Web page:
Bike travel, commuting and more


Bolivia VIII: La Paz to Copata

Undulating road

Undulating road out of La Paz

Stressful big city exit back to the altiplano

After our short stay in La Paz/El Alto, it was time to get moving. Our next target was Oruro, a big mining city 230 km away.

Susanne had complained that her front shifter did not quite make it to the biggest ring. It was correctly set up, but the housing was slightly cracked and did not support the cable tension. Luckily there was a road side bike workshop near our hotel so we could ask them to replace it. Unsurprisingly, he had no spares, but he just compensated by increasing even more the cable tension and now it works. Good enough for us.

Roadside bike workshop in El Alto
Bike experts checking for a good job

As usual, we took our time to get moving. First we enjoyed the hotel breakfast, then we took our time packing. Afterwards we had to buy some food for the way as we would be crossing only small villages where usually you can only find kiosks with a very limited selection, ok as long as you only want to eat biscuits, chips and coca cola. By the time we finally got moving, it was already lunch time, so we found a restaurant about 1 km from the hotel and we stopped again to eat.

Cochabamba planchita
Eating a planchita, a very filling dish typical from Cochabamba

It was at least 14:00 when we finally got moving. The exit from El Alto is relatively stressful. The road is an urban highway with 2-3 lanes each way, chocked full with colectivos picking and dropping people on the way.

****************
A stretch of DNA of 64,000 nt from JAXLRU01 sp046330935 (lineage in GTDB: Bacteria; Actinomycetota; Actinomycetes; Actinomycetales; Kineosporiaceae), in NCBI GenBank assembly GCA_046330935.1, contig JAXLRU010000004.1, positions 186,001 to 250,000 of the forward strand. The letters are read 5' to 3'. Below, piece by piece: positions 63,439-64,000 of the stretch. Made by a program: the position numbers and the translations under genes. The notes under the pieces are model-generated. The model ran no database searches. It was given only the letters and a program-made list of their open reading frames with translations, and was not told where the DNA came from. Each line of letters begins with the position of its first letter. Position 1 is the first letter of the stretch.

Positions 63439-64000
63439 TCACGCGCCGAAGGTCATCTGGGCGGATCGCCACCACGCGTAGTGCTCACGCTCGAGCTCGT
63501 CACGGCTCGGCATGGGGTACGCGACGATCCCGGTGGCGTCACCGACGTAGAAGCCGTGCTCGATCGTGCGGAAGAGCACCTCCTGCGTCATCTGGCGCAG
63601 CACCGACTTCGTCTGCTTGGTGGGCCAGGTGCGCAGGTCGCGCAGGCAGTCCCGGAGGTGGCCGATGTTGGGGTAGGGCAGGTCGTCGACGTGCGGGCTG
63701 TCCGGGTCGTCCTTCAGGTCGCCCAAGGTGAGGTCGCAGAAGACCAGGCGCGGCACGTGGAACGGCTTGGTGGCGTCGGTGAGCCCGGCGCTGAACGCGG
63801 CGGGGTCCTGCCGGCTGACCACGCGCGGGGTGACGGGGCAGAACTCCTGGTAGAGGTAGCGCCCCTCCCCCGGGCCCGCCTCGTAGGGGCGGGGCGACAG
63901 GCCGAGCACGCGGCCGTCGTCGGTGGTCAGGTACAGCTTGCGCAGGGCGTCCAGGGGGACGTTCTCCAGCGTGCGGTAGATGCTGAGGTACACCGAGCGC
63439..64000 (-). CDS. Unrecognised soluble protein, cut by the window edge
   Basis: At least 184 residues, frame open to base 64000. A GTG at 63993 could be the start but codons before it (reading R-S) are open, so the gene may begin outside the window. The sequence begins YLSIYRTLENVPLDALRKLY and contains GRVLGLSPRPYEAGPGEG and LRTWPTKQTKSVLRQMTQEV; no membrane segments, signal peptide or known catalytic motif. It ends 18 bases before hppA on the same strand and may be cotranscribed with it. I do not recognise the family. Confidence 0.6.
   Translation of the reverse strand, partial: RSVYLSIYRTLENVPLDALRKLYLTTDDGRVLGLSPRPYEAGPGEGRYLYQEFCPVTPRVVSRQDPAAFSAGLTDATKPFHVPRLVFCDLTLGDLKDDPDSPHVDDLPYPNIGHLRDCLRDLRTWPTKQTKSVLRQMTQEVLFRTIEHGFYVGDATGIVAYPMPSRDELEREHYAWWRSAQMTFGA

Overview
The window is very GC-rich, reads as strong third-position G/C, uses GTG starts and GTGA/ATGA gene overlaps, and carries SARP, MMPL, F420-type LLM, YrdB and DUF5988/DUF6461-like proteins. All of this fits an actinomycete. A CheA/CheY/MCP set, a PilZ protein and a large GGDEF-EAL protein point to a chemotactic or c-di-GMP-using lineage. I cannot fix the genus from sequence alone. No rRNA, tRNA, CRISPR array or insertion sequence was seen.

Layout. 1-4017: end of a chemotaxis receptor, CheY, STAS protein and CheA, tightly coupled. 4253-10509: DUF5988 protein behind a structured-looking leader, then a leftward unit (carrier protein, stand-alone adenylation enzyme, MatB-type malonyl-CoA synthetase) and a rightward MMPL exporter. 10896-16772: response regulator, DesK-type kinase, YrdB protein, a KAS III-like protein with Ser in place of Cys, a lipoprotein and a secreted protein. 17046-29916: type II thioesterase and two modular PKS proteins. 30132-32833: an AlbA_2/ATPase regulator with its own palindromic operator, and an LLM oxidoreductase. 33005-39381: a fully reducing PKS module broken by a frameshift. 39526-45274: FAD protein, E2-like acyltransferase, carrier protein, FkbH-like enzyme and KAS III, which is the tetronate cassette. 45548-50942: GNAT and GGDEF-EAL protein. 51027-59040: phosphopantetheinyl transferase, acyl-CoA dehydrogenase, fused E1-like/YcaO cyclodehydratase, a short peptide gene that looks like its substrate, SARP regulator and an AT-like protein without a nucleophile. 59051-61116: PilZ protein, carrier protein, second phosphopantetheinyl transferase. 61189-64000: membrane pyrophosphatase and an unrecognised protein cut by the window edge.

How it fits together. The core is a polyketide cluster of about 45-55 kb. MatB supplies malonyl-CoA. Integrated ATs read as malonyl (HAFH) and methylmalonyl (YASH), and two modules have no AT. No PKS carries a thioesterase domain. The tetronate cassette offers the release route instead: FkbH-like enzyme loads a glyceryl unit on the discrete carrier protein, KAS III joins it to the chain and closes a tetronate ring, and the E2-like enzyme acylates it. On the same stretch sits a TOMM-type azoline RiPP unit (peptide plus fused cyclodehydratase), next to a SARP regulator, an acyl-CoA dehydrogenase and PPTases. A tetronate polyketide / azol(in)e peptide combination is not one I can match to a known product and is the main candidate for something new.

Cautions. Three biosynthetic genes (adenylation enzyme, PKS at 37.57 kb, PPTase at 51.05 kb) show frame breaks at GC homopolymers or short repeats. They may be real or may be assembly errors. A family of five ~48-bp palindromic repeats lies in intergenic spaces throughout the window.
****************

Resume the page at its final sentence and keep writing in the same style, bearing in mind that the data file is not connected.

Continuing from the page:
Colectivos leaving El Alto
Colectivos leaving El Alto

By now we were experienced on the technique of riding among them and we could anticipate pretty well when one was going to stop in front of us, so apart from the continued required attention it was actually enjoyable, like a video game..

Traffic light in El Alto
Formula 1 start at a traffic light

The road out of La Paz, like in most big cities, is quite ugly. Just suburbs and grey towns with roadside markets and car workshops or tire repair shops for at least the first 20 km.

Accident outside La Paz
A truck had dropped its load on the other lane

After a while we finally left the big traffic behind, and we could relax a bit more. The road to Oruro was now a highway for the whole journey with a generous hardshoulder, so it was a relatively relaxed ride, even if the trucks were very loud and polluting and the surface was usually full of rubbish, broken glass, wire from exploded tires or all of the above.

Leaving La Paz
Leaving the traffic, and the big peaks, behind
Rubbish on the road
Some villages use the road as their dump

My plan was stopping in Copata, but we were doing good progress despite our late start, and Susanne wanted to keep riding.

Quiet riding out of La Paz
Finally quiet riding

In the end it was getting dark so we stopped in an unfinished building next to a toll station they are building on the highway.

Altiplano from our camping spot
The views from our camping spot
Hotel room in Copata
Our room for the night

It was actually a good spot as we were protected from the wind by side walls and from the frost with a roof, so excluding the noise of the traffic on the highway we had a good night.

Thermal baths nearby?
No idea what this sign means. Thermal baths?

1 Comment

  1. Katherine

    Me encanto el plato “la planchita” aunque deberia ser la planchota!!! TamaƱo familiar. Y ya veo su tecnica de viaje. Duermen donde les agarre la noche. Que aventura!!! Pero eso si … a veces tiene mejores views que en la misma ciudad. Saludos viajeros!!!

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